Tuesday, August 6, 2013

The Elder Scrolls 1: Arena



Introductory remarks

This article is the first one in a series of 5 articles related to the video-game series The Elder Scrolls (TES). This article is highly inspired from this video game review on Youtube, which in turn seems highly inspired from the Wikipedia article about this game.

The game itself is available for free on its creator's website: http://www.elderscrolls.com/arena/. Since it was developed for running in a MS-DOS environment, you will need a DOS emulator like DOSBox to run it.

I have not played Arena but came to TES through the 2nd game of the series: Daggerfall which uses the same engine, with modifications.


Remember 1993!

Back in 1993, first-person view in video games was rare. If you except the car/plane/spaceship simulations which are not exactly first-person, only role-playing games were created with a first-person view. Such games include the Eye Of The Beholder series and Lands of Lore series. Granted, there was also a game-changer (pun not intended) that appeared at the same time: the Wolfenstein/Doom series. But all-in-all, 1st person view was rare. Rarer still was the use of 3D and most games only offered the option of moving in discrete increments and always facing North, East, South or West. A few role-playing games (RPG) offered more freedom of movement like the Ultima Underworld series or such games as Legends of Valour.



And then Bethesda Softworks decided to create a gladiator fighting game in 3D. This is where the title, Arena, comes from. That gladiator fighting game would have been absolute rubbish if really developed and released as such. But in order to add depth to the story, the developers added side quests. And side quests were fun and gave more sense of purpose than the core idea of Arena fighting. More and more quests were added. New skills were introduced. Magic made its way into the game. The world grew. Basically, the game was re-purposed as a medieval role-playing-game (RPG) and the initial idea was binned, leaving the creators to expand the RPG aspects of their project.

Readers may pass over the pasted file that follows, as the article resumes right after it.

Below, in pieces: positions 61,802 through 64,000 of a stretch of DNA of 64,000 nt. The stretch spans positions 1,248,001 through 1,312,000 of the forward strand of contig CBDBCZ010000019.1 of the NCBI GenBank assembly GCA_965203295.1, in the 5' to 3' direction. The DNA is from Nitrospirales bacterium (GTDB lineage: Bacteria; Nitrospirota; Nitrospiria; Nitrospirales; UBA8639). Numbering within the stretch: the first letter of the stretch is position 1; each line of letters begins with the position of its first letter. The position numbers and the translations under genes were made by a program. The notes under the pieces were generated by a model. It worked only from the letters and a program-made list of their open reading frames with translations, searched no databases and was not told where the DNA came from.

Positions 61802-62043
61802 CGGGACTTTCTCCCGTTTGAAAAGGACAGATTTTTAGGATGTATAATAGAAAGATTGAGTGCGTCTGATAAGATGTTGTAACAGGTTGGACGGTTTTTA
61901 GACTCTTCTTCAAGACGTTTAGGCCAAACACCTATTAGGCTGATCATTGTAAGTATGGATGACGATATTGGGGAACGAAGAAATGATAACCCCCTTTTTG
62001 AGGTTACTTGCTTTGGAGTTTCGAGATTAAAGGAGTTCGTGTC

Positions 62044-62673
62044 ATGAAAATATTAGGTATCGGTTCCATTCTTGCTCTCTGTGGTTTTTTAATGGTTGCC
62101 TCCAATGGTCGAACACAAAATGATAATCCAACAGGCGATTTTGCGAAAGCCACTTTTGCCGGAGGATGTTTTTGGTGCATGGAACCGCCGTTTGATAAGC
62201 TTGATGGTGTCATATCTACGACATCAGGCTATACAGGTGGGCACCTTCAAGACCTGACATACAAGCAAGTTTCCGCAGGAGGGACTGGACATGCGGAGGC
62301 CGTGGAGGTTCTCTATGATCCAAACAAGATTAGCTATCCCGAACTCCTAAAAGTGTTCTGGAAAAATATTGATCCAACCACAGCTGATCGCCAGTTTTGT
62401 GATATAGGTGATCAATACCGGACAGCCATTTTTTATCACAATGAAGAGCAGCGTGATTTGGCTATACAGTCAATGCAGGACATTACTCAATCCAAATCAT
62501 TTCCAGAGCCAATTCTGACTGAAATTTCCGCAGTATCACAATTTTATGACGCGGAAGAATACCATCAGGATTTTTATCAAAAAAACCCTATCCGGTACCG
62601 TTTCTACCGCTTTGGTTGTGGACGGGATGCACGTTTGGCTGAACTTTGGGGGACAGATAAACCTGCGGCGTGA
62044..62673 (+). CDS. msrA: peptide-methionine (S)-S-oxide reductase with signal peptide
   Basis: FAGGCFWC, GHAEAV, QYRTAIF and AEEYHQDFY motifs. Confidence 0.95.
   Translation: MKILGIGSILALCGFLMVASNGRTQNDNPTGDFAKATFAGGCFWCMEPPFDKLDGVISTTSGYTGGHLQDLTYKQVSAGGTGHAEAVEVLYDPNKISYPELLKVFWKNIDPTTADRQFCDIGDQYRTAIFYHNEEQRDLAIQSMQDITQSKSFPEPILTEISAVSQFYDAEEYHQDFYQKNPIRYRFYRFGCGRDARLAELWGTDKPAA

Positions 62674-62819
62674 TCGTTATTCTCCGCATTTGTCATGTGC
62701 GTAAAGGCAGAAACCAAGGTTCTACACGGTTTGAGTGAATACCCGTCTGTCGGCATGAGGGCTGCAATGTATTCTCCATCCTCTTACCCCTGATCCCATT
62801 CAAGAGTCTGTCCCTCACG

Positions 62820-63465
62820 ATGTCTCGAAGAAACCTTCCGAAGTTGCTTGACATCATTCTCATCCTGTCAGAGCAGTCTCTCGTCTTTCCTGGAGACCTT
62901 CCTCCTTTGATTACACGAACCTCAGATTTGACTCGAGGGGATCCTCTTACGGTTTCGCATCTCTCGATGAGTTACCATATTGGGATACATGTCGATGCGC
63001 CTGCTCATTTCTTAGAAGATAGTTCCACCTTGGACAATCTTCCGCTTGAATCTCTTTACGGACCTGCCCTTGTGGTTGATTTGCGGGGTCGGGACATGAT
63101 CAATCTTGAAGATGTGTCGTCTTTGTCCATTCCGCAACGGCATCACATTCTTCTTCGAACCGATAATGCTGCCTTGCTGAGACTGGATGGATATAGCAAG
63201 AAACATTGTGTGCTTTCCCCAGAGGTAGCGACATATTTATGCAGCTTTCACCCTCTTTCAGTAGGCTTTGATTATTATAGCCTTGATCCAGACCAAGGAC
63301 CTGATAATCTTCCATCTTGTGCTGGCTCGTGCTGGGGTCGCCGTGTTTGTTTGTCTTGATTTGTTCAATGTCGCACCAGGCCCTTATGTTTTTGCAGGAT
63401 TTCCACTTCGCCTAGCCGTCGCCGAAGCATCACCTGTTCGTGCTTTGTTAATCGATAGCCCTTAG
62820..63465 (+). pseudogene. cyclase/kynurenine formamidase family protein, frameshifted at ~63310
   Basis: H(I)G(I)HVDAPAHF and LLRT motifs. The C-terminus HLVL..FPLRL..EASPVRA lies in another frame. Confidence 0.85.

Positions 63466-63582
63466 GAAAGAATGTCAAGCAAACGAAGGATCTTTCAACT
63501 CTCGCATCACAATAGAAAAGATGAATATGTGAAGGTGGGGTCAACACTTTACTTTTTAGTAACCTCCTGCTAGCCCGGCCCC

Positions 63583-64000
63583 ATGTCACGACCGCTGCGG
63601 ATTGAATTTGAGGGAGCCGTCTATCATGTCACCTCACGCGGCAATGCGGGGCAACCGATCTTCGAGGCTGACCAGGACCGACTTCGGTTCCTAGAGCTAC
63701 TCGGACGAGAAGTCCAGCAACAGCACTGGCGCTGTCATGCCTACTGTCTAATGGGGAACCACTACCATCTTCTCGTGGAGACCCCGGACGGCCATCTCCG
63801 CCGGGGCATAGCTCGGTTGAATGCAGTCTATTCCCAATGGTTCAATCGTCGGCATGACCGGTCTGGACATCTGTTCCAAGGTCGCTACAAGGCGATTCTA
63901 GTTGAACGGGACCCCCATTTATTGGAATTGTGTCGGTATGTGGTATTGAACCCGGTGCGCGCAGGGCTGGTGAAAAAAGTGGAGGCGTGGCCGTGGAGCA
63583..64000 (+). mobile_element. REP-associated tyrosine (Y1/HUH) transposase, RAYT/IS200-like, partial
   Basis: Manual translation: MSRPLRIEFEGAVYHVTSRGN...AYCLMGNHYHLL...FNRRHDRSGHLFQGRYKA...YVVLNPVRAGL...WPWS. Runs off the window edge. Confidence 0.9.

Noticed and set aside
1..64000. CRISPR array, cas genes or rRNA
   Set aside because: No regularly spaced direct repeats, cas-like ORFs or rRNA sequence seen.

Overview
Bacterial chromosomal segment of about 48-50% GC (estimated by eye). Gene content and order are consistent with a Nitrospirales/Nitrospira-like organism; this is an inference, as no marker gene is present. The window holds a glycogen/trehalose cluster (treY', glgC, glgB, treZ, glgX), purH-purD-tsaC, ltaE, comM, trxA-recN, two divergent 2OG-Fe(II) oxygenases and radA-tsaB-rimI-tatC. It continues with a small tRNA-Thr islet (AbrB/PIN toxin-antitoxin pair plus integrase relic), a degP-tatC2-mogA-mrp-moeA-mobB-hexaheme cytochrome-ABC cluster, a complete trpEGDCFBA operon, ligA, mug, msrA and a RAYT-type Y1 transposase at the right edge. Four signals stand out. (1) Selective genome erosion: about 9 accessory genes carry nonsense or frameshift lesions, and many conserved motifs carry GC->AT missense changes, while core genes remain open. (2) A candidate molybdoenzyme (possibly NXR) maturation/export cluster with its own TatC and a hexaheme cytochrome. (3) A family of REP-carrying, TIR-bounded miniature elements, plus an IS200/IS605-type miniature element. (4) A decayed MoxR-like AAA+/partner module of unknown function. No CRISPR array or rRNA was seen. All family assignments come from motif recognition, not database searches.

And voila! Bethesda had a full-blown quality RPG but due to marketing deadlines and previous artwork being already created for the fighting game, the original title "Arena" remained and they added "The Elder Scrolls" to make it look more RPG-ish.

What made this game a hallmark of RPGs despite terrible sales is the depth of its world. You could do uncountable things, create customized magic spells, steal, go to a great many dungeons and loot its denizens if you survived. It had a day-and-night cycle with baddies coming out at night. In other words, it was awesome... except for the combat system that totally sucked and a heapload of bugs that crashed the game every now and then. But it was almost everything that RPG enthusiasts could dream of at the time.

Conclusion

Arena was a turning point in computer RPGs. It marked the end of the Eye Of The Beholder era and the dawn of a new age for the genre. Of course, hardly anyone will play this game today and its flawed combat system will likely make it unbearable for any modern player. But it is to be remembered with fondness like a great-grandparent whose temper was horrendous, but who contributed greatly to make the family what it is today. And The Elder Scrolls family is absolutely awesome!

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